Many Americans celebrate Thanksgiving with a traditional holiday feast – turkey, stuffing, cranberry sauce, mashed potatoes and gravy, green beans and delicious cakes and pies. And after everyone is stuffed, the family gathers around the television for several hours of football. Is this the real spirit of Thanksgiving?
Thanksgiving was originally set aside as a day to be thankful for the establishment of a new country and government known as America. Since that time, the true meaning has become secondary to other family and cultural traditions. This Thanksgiving, why not consider starting a few new traditions. The following ideas will help you and your family put the “thanks” back into your Thanksgiving.
1. Create a Thanksgiving Tree – Begin by drawing or using construction paper to create a bare tree. Now cut leaves from your construction paper, use yellows, oranges, greens and browns. As family members come in the door, give each of them one or more leaves and ask them to write on it what they are thankful for. Collect the leaves in a bag. At the end of the evening, a designated person(s) can read the leaves and then attach them to the tree with glue. Hang up your Thanksgiving Tree for all to see. Have the tree laminated or framed, and it can become a wonderful keepsake. It can also be used as part of the décor for next year’s Thanksgiving celebration.
2. Patriotism – Remembering that Thanksgiving originally celebrated the creation of a new government, Thanksgiving is a great time to express patriotism. Whether one agrees with war or not, one great tradition would be to come together to make “Thank You” cards for the troops serving overseas. To prepare, have lots of construction paper, rubber/craft stamps, glue, scissors, glitter, stencils and other artistic items on hand. Family members of all ages will enjoy this project.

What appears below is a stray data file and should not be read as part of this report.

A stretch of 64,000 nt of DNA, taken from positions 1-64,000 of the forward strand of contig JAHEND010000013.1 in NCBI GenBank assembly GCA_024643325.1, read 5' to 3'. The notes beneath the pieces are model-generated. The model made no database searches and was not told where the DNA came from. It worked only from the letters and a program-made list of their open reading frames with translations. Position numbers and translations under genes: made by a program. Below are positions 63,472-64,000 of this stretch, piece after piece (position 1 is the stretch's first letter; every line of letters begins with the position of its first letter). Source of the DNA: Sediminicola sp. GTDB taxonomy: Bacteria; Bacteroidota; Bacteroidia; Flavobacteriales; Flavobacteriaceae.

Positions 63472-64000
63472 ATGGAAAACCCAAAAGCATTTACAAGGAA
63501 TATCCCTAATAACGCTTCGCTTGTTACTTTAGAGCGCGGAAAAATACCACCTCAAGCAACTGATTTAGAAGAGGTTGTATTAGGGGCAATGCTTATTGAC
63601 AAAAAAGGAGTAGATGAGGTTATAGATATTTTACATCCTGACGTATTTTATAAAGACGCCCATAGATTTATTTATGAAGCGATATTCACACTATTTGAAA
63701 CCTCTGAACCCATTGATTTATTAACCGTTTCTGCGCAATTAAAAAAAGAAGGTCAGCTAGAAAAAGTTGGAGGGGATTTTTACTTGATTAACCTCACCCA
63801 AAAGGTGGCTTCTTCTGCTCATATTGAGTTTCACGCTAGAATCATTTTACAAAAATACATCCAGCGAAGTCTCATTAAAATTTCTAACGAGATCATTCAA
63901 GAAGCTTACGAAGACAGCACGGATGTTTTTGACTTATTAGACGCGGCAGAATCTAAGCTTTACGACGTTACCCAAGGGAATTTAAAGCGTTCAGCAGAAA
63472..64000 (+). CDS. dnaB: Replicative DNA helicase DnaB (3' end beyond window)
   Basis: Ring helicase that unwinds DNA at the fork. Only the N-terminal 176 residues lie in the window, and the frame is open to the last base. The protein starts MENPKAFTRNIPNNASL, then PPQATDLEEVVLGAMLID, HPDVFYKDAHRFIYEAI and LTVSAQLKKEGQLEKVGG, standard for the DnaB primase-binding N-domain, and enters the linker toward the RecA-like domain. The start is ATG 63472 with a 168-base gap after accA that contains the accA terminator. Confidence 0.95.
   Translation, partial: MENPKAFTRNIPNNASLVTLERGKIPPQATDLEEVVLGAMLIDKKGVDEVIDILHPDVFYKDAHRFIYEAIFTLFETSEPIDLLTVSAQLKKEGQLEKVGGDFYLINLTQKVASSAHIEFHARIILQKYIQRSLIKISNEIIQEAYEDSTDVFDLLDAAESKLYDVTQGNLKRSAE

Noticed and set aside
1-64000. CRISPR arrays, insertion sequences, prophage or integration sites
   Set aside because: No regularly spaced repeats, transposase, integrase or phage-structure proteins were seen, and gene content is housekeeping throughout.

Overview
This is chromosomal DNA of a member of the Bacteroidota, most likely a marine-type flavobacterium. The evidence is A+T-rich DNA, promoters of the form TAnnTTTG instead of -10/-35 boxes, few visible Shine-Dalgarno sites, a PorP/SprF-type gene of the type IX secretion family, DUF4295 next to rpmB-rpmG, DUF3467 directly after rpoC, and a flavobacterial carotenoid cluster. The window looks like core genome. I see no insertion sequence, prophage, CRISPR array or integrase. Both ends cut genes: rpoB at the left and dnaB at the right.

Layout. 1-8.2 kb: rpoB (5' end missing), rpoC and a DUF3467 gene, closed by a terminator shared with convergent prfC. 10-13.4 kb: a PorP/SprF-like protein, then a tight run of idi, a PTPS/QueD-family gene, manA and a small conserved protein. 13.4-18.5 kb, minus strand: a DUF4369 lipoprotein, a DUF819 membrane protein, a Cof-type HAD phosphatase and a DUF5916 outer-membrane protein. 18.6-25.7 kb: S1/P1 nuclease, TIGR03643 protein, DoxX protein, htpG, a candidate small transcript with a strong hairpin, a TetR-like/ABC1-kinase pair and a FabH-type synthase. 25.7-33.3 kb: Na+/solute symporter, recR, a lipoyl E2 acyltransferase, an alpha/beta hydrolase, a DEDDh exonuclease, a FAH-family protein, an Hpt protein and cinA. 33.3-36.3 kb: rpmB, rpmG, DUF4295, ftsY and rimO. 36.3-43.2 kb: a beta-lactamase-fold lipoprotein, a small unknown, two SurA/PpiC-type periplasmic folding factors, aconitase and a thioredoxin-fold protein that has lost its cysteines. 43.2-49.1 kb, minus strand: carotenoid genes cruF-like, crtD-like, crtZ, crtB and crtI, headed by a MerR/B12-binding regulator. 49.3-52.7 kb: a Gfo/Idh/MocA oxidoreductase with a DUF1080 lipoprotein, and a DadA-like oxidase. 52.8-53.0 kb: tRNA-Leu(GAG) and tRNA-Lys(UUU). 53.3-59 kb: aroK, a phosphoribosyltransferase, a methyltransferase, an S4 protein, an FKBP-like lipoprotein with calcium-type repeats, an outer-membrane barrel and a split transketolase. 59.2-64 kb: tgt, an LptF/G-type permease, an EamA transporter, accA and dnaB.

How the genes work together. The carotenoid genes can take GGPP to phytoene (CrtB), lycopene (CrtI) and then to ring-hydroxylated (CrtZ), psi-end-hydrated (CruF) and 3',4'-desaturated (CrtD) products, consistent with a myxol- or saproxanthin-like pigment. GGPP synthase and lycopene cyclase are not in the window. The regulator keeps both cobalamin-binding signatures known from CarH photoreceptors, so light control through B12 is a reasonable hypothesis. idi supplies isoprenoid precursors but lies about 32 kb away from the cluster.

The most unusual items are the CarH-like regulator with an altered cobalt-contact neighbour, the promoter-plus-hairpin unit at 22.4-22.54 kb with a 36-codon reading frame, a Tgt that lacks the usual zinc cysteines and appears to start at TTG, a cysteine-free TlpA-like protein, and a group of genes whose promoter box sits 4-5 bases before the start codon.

3. Thoughts of Thanks – Put together a bag of thoughts or expressions. These might be something like – my family, my home, what I’m most thankful for, my favorite things, etc. Each family member pulls a thought or expression and expounds on that thought. For example, if someone pulls “my family”, they can then express what they are most thankful for about their family. This activity can make for a wonderful time of sentiment.
4. Charitable Act – Your family might begin a tradition of coming together and doing a charitable act on Thanksgiving. Here are some ideas:
- Serve Thanksgiving dinner as a family at your local mission.
- Coordinate your own food drive. Have everyone collect canned/non-perishable items and bring them to the Thanksgiving dinner. Deliver the box(es) of food items to a local food pantry.
- Make Christmas ornaments, door decorations or centerpieces for a local nursing home, assisted living or adult foster care center. Be sure to get permission along with guidelines from the administrator(s) before beginning this project.
- Adopt a Family Member – If you know of someone who might be alone on Thanksgiving, your family could adopt that person for Thanksgiving. Invite them to dinner, include them in all of the other activities and send them home with leftovers and a pie or two. In the next day or so, be sure to send them a card along with pictures of your time together.
Thanksgiving recipes and traditions are passed down from generation to generation. Add one of these ideas to your Thanksgiving plans and it just might just become a family tradition.